Picture the scene. A young hipster is stopped on a New York street and complimented on his T-shirt, a rather fetching shade of grey. He's secretly pleased, but a little creeped out - even more so when it's explained to him that his impressive garment was in fact inspired by an unfinished building in Abu Dhabi.
So the colour of a museum not even built yet, thousands of miles away, is influencing global fashion trends. It sounds ridiculous - but it's absolutely true. This season, one of the world's best-known fashion labels, Jockey International, took its cue from artists' impressions of Louvre and Guggenheim Abu Dhabi, matched the colours and put these new shades at the centre of their current line.
And the more The National investigated, the more it made sense. The story began when Planet Money, an economics show from National Public Radio in America, began a project to make and sell its own T-shirt. It's the kind of stunt the show likes to pull: presenters Alex Blumberg and Caitlin Kenney are always coming up with different ways to illustrate to their listeners how the global economy works - they've set up offshore bank accounts in the past.
"Making a T-shirt is really interesting because you can tell a lot of stories about how a product moves around the globe, about cotton, trade agreements, labour and so on," says Kenney. "So we'd got to the stage in the process where we needed to go into Jockey's offices and choose what colour our Planet Money T-shirts would be. And we thought we'd just pick our favourite colours."
But it wasn't as simple as that. Jockey sat them down in front of a big binder with images and inspirations for colour. They were gently reminded that the colours they like might not correspond with their listeners' tastes - and that by the time the T-shirt went into production, fashions would almost certainly have moved on.
In this binder, incredibly, was a page featuring Louvre Abu Dhabi and Guggenheim Abu Dhabi, with matching colourways underneath. The colour Planet Money chose for their male T-shirt was right there: Lantern Grey.
Of course, Lantern Grey isn't a colour used exclusively for this project - it's featured across Jockey's range. Kenney was as baffled as anyone that an unfinished building halfway across the world was the basis for their product. But only one person could really verify the importance of Abu Dhabi to the process: the woman who put the binder together.
Laetitia Lecigne is the creative director for Jockey International. She laughs when I ask what possible influence a forthcoming art gallery in Abu Dhabi can have on a T-shirt colour in New York. "This is the question I get asked most," she giggles. "People just think we're throwing random colour out there and hoping something sticks. It's a lot more complex than that."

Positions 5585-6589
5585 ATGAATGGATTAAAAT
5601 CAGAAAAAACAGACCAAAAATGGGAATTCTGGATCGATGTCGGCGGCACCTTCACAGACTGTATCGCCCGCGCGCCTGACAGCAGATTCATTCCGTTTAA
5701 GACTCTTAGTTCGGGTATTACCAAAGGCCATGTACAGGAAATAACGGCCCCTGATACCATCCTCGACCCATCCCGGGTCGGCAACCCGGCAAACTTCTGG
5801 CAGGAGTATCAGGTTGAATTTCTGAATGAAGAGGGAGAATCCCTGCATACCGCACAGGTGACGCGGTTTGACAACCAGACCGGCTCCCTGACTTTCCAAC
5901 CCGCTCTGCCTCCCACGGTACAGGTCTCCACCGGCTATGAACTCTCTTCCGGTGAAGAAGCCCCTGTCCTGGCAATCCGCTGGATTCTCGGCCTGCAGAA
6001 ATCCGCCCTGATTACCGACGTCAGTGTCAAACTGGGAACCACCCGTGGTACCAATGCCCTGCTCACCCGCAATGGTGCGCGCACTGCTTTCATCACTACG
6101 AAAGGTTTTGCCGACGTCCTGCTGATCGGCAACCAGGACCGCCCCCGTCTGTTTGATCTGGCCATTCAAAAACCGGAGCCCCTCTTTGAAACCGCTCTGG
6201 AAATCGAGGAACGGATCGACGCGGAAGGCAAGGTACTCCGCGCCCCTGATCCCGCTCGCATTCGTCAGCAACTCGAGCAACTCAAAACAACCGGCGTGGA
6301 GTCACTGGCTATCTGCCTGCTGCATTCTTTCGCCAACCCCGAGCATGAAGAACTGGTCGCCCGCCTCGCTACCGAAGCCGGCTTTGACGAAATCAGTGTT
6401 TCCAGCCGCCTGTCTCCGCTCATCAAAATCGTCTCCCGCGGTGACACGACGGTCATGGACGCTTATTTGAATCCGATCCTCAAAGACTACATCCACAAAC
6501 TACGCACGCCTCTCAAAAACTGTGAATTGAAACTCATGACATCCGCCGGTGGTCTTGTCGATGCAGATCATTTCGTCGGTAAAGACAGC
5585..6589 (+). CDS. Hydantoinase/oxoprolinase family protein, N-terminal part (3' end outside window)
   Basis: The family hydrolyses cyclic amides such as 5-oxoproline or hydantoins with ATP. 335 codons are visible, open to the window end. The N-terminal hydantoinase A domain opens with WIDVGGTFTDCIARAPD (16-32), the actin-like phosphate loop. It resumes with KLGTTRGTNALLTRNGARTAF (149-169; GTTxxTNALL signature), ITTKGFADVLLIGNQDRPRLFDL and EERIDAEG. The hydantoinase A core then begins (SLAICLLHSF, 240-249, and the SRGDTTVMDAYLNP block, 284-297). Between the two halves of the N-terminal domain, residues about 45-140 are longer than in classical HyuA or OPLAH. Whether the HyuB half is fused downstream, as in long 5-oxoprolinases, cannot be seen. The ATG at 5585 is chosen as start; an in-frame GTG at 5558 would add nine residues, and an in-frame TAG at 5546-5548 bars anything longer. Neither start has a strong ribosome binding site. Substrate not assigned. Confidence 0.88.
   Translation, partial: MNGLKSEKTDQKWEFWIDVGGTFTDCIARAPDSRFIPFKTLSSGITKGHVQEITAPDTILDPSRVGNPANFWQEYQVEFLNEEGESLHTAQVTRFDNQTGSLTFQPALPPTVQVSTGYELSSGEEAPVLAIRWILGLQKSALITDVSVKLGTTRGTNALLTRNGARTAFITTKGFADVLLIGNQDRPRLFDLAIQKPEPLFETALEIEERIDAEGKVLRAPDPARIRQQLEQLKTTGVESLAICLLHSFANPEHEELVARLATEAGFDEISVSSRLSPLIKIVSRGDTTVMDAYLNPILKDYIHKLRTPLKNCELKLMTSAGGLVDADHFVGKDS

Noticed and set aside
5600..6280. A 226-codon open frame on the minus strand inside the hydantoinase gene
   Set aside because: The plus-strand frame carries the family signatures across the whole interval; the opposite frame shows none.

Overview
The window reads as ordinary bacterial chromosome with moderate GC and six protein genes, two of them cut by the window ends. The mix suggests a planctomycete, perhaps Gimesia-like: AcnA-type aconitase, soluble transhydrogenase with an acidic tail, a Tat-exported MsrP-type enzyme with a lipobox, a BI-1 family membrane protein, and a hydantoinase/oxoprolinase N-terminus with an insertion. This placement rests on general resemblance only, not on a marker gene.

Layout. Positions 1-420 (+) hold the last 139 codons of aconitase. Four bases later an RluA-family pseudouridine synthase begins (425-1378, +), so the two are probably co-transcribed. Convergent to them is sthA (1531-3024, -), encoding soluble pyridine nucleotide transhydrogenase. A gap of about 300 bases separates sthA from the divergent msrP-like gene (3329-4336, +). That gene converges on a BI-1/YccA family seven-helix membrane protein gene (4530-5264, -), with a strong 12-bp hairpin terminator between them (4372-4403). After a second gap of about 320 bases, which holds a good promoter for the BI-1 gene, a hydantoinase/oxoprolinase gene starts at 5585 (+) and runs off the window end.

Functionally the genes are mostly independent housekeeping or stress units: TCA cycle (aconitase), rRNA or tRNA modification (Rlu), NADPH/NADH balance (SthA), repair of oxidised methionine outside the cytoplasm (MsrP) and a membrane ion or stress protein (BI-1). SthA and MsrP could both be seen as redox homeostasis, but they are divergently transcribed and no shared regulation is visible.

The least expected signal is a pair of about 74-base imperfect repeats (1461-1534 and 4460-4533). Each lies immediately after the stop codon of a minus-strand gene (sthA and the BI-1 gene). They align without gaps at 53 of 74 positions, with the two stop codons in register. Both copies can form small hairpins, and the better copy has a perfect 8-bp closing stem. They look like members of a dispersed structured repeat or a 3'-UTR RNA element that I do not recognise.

Lecigne then shows me the binder page with Louvre Abu Dhabi on it. Her love for a set of artists' impressions is staggering.
"Look at the magnificent laser cut dome - it's all white, but the shadows create a multitude of greys, and when that's next to the surrounding water you get these beautiful tones. So what you do then is review our current bestsellers, and change them gradually to reflect these colours.
"It's a similar story with the Guggenheim," she continues, turning the page. "You can see how dark the greys are on the building and how they spark off the other colours. It's this phenomenal structure with amazing shades of colour."
Including, of course, Lantern Grey.
All of which still doesn't really explain why Jockey might be looking at Abu Dhabi in the first place. But Lecigne would consider it almost a dereliction of duty if she didn't.
"At most fashion companies, you get inspired by nature or art," she explains. "For the Jockey brand we look at architecture, too, what's up and coming, where in the world the interest will be in the next couple of years. And it's so obviously Abu Dhabi. It's a bit like the Italian Renaissance for the 21st century over there: this is where all the new building and excitement is happening."
The trick, she says, is to take the data about the colour of a new building in Abu Dhabi and somehow implant that into the subconscious mind of the person who walks into a store wanting a new T-shirt. It's a subtle, subliminal process: the idea is that as the Louvre Abu Dhabi gets more and more visibility and praise around the world, its tone will reinforce ideas of what is cool, so next time you go to a clothing store you automatically gravitate towards it.
But there remains one unanswered question. The Planet Money T-shirt for women is a shade of pink known as Sheer Rose. Last time we looked, there weren't any cool new pink buildings on the horizon in Abu Dhabi.
"No, but that pink is used in a Frank Stella painting which will be in the Louvre Abu Dhabi, and will be talked about," says Lecigne with a knowing chuckle, again referring me to the binder.
Still not convinced? The proof was in the success of the Planet Money T-shirt. The team decided to sell their designs via Kickstarter, the crowd-funding website. Their goal, to make the project viable, was to raise US$50,000 (Dh183,645), asking for $25 per T-shirt. They made a staggering $590,807 in just two weeks. "We were shocked," laughs Kenney. "Just like we never imagined that Jockey thought about paintings and buildings in Abu Dhabi when they chose their colours, so we never thought it would do so well."
Must have been the colour choice, then. "It is fascinating, isn't it? Whether or not we are conscious of it, the people who make these fashion decisions aren't just throwing stuff out there. Right now, they're watching Abu Dhabi and it's influencing what they do and what we buy."
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